and

grew. And of Laus Veneris he writes :

a

Of the poem in which I have attempted once more to embody the legend of Venus and her Knight, I need say only that my first aim was to rehandle the old story in a new fashion. To me it seemed that the tragedy began where hitherto it had seemed to leave off. The immortal agony of a man lost after all repentance-cast down from fearful hope into fearless despair-believing in Christ and bound to Venus--desirous of penitential pain and damned to joyless pleasure this, in my eyes, was the kernel and nucleus of a myth comparable only to that of the foolish virgins, and bearing the same burden. The tragio touch of the story is this : that the Knight who has renounced Christ believes in him ; the lover who has embraced Venus disbelieves in her. Vainly and in despair would he make the best of that which is the worst-vainly remonstrate with God, and argue on the side he would fain desert. Once accept or admit the least admixture of pagan worship, or of modern thought, and the whole story collapses into froth and smoke.

He alludes, then, to the account by Baudelaire of Wagner's Tannhüuser, as given in Paris, and points the reader to the magnificent passage in which M. Baudelaire describes the fallen goddess grown diabolic among ages that would not accept her as divine.'

In this defence of his treatment of forbidden themes, we see at once that Swinburne was not a writer gifted with extraordinary music and imagination, who had no moral sense and no reasoning lobe in his brain, as was often declared afterwards. He had his intellectual side highly developed too. But he was, like most lyric poets, led by emotions not by ideas; and his ideas were too often caught up only when his flying machine was about to start, and the parish church and its moral boundaries were about to drop away and diminish to an anthill's compass. The same impulsiveness marked him as a religious and political rebel. There he owed his first lesson in individual liberty, I imagine, to a very early master, his grandfather, Sir John Swinburne of Capheaton, who had been a friend of Mirabeau and who lived to be near a hundred without abating a jot of his viking courage and contempt for expedient ways of thought. One hears the old man eloquent once and again in the poems; it is his voice that sounds, speaking to the impetuous boy, standing wide-eyed at his knee, in Songs before Sunrise :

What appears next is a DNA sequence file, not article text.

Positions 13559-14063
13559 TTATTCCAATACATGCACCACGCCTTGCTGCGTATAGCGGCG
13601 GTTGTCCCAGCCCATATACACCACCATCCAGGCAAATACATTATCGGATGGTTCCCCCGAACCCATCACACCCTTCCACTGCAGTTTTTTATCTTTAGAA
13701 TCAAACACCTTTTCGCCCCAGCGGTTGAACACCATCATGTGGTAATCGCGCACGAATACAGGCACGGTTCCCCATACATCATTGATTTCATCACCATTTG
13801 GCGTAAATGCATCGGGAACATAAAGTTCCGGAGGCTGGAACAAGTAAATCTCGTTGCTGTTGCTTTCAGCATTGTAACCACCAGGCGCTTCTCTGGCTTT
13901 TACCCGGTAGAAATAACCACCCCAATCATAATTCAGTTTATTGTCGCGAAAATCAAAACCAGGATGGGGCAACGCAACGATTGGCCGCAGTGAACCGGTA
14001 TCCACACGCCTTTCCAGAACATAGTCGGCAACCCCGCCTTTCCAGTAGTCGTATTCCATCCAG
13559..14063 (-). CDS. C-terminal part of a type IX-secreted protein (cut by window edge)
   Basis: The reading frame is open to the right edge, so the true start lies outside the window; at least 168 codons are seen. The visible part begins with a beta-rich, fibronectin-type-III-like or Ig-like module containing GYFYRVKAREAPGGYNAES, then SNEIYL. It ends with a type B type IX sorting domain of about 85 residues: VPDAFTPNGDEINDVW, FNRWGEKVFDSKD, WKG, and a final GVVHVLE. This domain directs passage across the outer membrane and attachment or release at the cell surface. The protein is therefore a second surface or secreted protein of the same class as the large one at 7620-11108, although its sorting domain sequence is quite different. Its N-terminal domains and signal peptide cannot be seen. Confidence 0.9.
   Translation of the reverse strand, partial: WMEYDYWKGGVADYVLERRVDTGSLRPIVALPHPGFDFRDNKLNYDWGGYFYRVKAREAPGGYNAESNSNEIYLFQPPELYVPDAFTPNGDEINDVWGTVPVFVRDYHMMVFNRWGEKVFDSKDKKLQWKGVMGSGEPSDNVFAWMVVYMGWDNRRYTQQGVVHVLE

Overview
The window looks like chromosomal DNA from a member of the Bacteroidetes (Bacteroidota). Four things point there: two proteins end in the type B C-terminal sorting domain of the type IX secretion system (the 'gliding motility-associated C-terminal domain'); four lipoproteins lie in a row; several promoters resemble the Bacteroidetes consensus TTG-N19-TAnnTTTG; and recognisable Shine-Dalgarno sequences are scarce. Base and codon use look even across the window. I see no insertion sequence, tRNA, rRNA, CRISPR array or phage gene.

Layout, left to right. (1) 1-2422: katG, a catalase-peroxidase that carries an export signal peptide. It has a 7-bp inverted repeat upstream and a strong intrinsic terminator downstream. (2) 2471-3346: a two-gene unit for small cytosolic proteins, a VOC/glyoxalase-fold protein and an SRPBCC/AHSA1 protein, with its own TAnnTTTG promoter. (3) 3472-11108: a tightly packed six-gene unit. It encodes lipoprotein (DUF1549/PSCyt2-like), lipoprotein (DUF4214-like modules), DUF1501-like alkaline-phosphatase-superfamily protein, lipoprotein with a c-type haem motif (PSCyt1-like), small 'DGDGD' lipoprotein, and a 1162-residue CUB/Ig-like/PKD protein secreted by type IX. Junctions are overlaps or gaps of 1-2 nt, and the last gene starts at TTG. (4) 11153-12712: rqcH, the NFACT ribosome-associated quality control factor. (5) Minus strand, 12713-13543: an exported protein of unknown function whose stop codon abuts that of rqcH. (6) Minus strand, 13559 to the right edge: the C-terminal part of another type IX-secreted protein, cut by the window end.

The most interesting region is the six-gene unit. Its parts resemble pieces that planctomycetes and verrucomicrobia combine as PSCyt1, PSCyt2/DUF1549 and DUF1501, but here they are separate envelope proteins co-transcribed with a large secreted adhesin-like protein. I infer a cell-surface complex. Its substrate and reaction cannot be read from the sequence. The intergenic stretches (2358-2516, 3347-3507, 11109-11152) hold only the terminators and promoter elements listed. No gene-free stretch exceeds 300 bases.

Master, what of the night ?

Child, night is not at all
Anywhere, fallen or to fall,

Save in our star-stricken eyes.
Forth of our eyes it takes flight,

Look we but once nor before
Nor behind us, but straight on the skies ;

Night is not then any more.

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We have to take the one break for liberty with the other. The same indifference to customary sentiment that marked his first book of the ecstasy and liberty of love, gave him his charter in going to Italy, and becoming fired by the ardour of the liberators there. His Song of Italy, inscribed 'with devotion and reverence' to Mazzini, is the first book of this testament of his to the European struggle for the life and soul of a race. It was published in 1867 ; and its accent still unforgettably recalls the event :

Thou too, O little laurelled town of towers,

Clothed with the flame of flowers,
From windy ramparts girdled with young gold,

From thy sweet hillside fold
Of wallflowers and the acacia's belted bloom

And every blowing plume,
Halls that saw Dante speaking, chapels fair

As the outer hills and air,
Praise him who feeds the fire that Dante fed,

Our highest heroic head,
Whose eyes behold through floated cloud and flame

The maiden face of fame
Like April's in Valdelsa ; fair as flowers

And patient as the hours ;
Sad with slow sense of time, and bright with faith

That levels life and death;
The final fame, that with a foot sublime

Treads doy n reluctant time;
The fame that waits and watches and is wise,

A virgin with chaste eyes,
A goddess who takes hands with great men’s grief ;

Praise her, and him, our chief.
Praise him, O Siena, and thou her deep green spring,

O Fonte Branda, sing.

As inspiriting a pean of a hero ever sung, the Song of Italy yet shows one of the besetting snares of its writer, caused by excess of the lyrical over the logical impulse. The poem is a third longer than its ideal argument demands. Four years later came, however, Songs before Sunrise, the one book in which the ideas and the emotions act and react musically and intrinsically upon one another; in which the War of Liberation of Humanity,' to use Arnold's phrase, seemed to find once and for all its English voice. The very dialect of liberty seems to be enlarged by this noble book, which breathes a humane and a religious ardour, a love and a longing for morning light and a hatred of darkness, not to be found elsewhere unless it be in his especial masters, Shelley at home or Hugo abroad. And at the end of the